SJ Mercury News: Neighbors use high-tech tools to challenge logging plan

The following article appeared in the February 1, 2007 San Jose Mercury News:

Neighbors use high-tech tools to challenge logging plan

By Paul Rogers
Mercury News

Armed with high-tech cameras, mapping software and a helicopter flown by a nemesis of Barbra Streisand, neighbors opposing a plan by San Jose Water Co. to log 1,000 acres in the Los Gatos Creek watershed claim they have found the plan's Achilles' heel.

Aerial photos and a detailed computer analysis show that the water company owns at least 2,754 acres of timberland containing redwood and Douglas fir trees, opponents said outside a public forum Wednesday.

That's a key number, because California law sets 2,500 acres as the maximum amount of forest land containing commercially viable trees that any landowner can own while remaining eligible for the kind of open-ended logging permit for which the water company has applied.

``We did aerial photography of every piece of land in the watershed,'' said Google engineer Rebecca Moore, a Summit Road-area resident opposing the plan. ``We used the absolute strictest definition of what timberland is, and they have too much.''

The findings could form the basis of a lawsuit against the California Department of Forestry and Fire Protection if it approves the logging plan in the months ahead. At the very least, it sets up a battle of dueling computer mapping studies in an ``only in Silicon Valley'' kind of eco-showdown.

Matt Dias, a forester with Big Creek Lumber of Davenport, which San Jose Water has hired to log the property, said he has conducted his own exhaustive survey of the water company's property holdings. The company owns about 6,000 acres, with 2,002 acres of timberland, Dias said.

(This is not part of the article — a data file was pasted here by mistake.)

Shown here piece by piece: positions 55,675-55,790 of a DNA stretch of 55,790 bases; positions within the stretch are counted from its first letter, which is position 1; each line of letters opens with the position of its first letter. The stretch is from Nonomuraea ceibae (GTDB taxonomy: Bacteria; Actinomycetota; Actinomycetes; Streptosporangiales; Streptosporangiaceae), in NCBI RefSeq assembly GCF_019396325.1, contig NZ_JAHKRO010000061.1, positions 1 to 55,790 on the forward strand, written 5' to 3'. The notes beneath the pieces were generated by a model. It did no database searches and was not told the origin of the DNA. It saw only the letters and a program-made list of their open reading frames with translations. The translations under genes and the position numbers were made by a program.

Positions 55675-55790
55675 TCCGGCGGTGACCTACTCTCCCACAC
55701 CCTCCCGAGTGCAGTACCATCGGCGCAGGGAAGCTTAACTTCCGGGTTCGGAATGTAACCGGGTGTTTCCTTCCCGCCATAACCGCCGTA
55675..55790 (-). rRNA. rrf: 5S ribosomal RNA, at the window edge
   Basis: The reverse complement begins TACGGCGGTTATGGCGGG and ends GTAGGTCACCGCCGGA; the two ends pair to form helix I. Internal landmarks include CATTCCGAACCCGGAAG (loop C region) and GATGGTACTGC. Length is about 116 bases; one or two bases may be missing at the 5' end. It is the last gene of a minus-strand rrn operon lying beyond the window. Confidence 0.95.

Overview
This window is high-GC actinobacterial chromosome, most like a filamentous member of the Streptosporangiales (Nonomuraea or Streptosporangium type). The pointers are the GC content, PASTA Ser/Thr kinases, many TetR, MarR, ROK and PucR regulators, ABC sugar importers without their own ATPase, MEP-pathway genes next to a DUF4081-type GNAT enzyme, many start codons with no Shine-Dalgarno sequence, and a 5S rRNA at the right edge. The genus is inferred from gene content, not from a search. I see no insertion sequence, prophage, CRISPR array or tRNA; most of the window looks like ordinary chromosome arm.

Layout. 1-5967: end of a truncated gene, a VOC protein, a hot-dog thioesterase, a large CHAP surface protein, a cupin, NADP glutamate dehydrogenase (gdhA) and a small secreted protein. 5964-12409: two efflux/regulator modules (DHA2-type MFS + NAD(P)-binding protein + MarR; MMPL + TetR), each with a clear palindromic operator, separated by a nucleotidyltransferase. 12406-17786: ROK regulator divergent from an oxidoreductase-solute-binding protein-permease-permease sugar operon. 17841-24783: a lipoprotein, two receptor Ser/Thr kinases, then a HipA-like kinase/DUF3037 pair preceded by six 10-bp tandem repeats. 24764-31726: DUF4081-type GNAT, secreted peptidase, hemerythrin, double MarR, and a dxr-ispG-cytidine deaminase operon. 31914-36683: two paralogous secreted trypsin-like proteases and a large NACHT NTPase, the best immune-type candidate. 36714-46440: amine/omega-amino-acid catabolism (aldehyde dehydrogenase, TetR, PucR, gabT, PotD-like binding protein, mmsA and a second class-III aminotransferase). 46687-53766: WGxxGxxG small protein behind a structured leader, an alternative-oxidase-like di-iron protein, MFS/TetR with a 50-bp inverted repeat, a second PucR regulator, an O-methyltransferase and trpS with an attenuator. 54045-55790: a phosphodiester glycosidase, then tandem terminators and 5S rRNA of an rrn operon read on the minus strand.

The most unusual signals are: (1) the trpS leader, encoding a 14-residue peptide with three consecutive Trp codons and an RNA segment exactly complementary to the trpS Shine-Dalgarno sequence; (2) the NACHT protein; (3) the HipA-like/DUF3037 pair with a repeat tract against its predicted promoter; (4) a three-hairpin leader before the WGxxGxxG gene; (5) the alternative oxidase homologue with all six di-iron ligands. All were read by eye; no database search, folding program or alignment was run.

``I haven't seen their methods,'' Dias said. ``But we have digitized the property, we have spent weeks walking every single parcel, and we made a conservative estimate.''

The water company said it hopes to reduce fire risk on 1,002 acres of watershed lands it owns between Lexington Reservoir and Summit Road along the east side of Highway 17 near Los Gatos. The company has applied for a ``non-industrial timber management plan,'' to cut 20 percent of redwoods and Douglas fir trees under 12 inches in diameter and 40 percent of those trees over 24 inches in diameter during a 15-year period.

The company says the logging will reduce fire risk by thinning a forest that hasn't been logged since the 1800s. Neighbors fear noise, increased fire risk and landslides.

Wednesday night, 480 people showed up at the Santa Clara County government center in San Jose for a state forestry hearing on the plan, according to a tally by the fire marshal. Testimony continued for hours into the night. State forestry officials are expected to decide on the plan this spring.

The opponents' latest tactic involved enlisting the help of Kenneth Adelman, a Santa Cruz County resident who made millions when he founded TGV Software in the 1980s and later sold it to Cisco Systems. Adelman owns a helicopter and, in 2002, flew along the California coast, taking more than 12,000 digital photos.

He made national news in 2003 when he was sued by Streisand for $10 million after refusing to remove from his Web site an aerial photo of the Malibu cliffs that included Streisand's home.

A judge threw the suit out. Streisand was ordered to pay $155,000 to cover Adelman's legal fees.

Last February and July, Adelman flew Moore above the San Jose Water property. They took more than 700 photos, then she merged them with Google Earth software. Adelia Barber, a doctoral student in ecology at the University of California-Santa Cruz, then analyzed each photo, circling areas of redwoods and Douglas fir trees so the software could measure the exact area of each. At a minimum, the company has 2,754 acres of commercial timber, but it could have as many as 3,428 acres if surrounding areas where small saplings could grow are included, Barber said.

Moore said such technology has given regular people significant power in battling the government and large corporations.

``It levels the playing field,'' she said, noting that environmentalists from British Columbia, Australia and Minnesota have called her asking about it.

It will be up to state forestry officials to decide whose acreage totals are most accurate. The water company could sell some property to get under the 2,500-acre minimum, but Moore said ``we'd sharpen our pencils a little more'' and take additional surveys.


Contact Paul Rogers at or (408) 920-5045.
Original article may be found here



Terry Clark
February 1, 2007